View all your subscriptions together to provide a holistic view of your companies health.


We sold Intros for $100,000: Turning a product failure into a business success

by Josh Pigford. Last updated on February 01, 2024

In 2018 we launched a product called Baremetrics Intros, which essentially helped companies and investors find each other based on their actual data instead of just who they knew. Three months later…we shut it down. It was, commercially, a failure. We just couldn’t get any investors (our target) to fork over any cash.

We opted to shut it down instead of going deeper down an already risky rabbit hole.

In that post about shutting it down, I hinted that I wished there was something we could do with it.

Functionally, we have this product that works beautifully and part of me wishes we could partner with someone who’s got deep ties to the investor world who could really make it work.

Just a few hours after I published that, my buddy Andrew Wilkinson at Tiny, sent me a message.

Why yes, Andrew. I’d love to sell you Intros!

He and I went back and forth over the course of a couple of weeks. I was initially torn on the idea as I knew it’d be a bit of a distraction for us to pull out all the code and make Intros a standalone, siloed app.

We nailed down what the deliverables would be and what it would take from the engineering team to pull it off and landed on a price: $100,000.

In true Tiny fashion, Andrew didn’t spend ages going back and forth trying to negotiate things into the ground. He gave the thumbs up on the $100,000 price tag and a couple of weeks later, we had an asset purchase agreement executed.

We got to work on decoupling the app and working with their team on transitioning all the code. A couple of months later, we finished the handoff and found ourselves with an extra $100,000 in the bank!


Now, why do this? Why distract the team for weeks? Why spend time on a one-off deliverable instead of improving our product with recurring revenue?

In 2019, one of our big goals was to have more cash in the bank. We were breakeven profitable, but operating that way left little margin for error. So, having more money in the bank gives us more room to take risks.

Spending a few weeks on this project gave us a very nice chunk of change towards that goal. So while it didn’t directly contribute towards recurring revenue, it did contribute substantially towards one of our big company goals.

When to sell off part of your product

Admittedly, it was an odd thing to sell off a part of our product. It’s not something I’ve heard of other companies doing, except for larger companies selling off an entire product or division. Doing this was unquestionably a big benefit to us and I wonder if it’s something other companies could do.

But when does it make sense? What variables need to align to make it feasible?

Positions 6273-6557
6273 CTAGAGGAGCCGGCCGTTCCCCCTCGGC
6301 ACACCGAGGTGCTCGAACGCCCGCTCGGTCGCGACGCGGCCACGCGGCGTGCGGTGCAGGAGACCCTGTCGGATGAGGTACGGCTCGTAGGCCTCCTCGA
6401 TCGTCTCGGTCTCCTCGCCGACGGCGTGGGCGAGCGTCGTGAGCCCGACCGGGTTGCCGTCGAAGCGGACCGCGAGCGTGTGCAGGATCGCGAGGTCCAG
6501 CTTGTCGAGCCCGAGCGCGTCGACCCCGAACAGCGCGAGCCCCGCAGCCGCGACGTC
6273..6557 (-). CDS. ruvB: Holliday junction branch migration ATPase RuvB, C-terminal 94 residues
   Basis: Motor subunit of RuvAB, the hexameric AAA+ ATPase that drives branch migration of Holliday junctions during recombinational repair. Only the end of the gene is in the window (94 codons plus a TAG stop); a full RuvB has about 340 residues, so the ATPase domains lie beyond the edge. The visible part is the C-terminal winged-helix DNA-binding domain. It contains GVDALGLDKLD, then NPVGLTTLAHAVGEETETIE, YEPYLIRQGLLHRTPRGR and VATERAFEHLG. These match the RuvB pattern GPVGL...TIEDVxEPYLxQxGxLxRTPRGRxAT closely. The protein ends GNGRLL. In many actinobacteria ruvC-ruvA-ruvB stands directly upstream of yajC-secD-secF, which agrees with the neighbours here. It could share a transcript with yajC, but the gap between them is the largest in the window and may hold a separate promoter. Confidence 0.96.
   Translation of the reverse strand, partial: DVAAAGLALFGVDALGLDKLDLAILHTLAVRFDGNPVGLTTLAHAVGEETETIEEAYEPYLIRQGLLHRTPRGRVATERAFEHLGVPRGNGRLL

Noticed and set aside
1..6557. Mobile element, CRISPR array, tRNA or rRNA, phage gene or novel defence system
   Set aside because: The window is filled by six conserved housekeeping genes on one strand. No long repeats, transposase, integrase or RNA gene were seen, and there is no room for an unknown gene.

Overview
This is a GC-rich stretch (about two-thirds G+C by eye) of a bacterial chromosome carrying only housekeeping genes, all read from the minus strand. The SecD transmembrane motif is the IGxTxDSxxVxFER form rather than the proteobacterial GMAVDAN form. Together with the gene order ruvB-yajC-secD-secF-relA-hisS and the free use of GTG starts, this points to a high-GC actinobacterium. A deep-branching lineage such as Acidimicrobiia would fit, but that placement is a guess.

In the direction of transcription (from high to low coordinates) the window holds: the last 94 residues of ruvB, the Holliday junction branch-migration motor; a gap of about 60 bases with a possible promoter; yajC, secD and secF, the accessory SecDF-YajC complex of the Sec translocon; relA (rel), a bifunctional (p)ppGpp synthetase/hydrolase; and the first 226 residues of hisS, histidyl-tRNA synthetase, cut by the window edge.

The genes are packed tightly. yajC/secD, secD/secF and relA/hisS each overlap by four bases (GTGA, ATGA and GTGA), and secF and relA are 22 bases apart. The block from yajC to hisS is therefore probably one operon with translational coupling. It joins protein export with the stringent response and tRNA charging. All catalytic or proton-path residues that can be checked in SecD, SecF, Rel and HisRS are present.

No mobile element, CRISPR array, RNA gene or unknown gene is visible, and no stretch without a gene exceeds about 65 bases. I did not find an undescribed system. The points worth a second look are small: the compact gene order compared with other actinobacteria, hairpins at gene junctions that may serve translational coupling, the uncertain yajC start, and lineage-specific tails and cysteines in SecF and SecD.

• Self-contained code — Your codebase needs to be well-organized and the feature/product should be pretty self-contained. If you find yourself needing to rebuild massive parts of it from scratch, it likely won’t be worth your time.
  • Hyper-focused functionality — Does the feature/product focus on very specific functionality? It will translate much more easily to a buyer’s use-case if it’s not trying to do 100 different things.
  • Outside your longterm strategy — If what you’re selling is functionally something you’d like to revisit down the road…don’t sell it. You don’t want to shoot yourself in the foot by blocking future plans due to non-competes.
  • Favorable economics — And finally, the economics have got to make sense. Selling a partial feature/product will distract you from your core business for a time and you want it to unquestionably be worth it.

This is a big testament to the way Andrew runs Tiny. If he’d tried to drag the process out or get pushy on the numbers, we’d have just backed out and moved on.

We won’t ruin your life with months of unnecessary due diligence. We won’t renegotiate and grind you on terms. 

If your team has spent substantial time on a major feature or new product and find that it’s ultimately a bad fit, I encourage you to explore the possibility of selling that part of your business. Many times it won’t make sense, but on the chance that it does, it can be a great way to get cash in the bank and recoup some of the time and resources you put in taking a risk on building that product in the first place!

Josh Pigford

Josh is most famous as the founder of Baremetrics. However, long before Baremetrics and until today, Josh has been a maker, builder, and entrepreneur. His career set off in 2003 building a pair of link directories, ReallyDumbStuff and ReallyFunArcade. Before he sold those for profits, he had already started his next set of projects. As a design major, he began consulting on web design projects. That company eventually morphed into Sabotage Media, which has been the shell company for many of his projects since. Some of his biggest projects before Baremetrics were TrackThePack, Deck Foundry, PopSurvey, and Temper. The pain points he experienced as PopSurvey and Temper took off were the reason he created Baremetrics. Currently, he's dedicated to Maybe, the OS for your personal finances.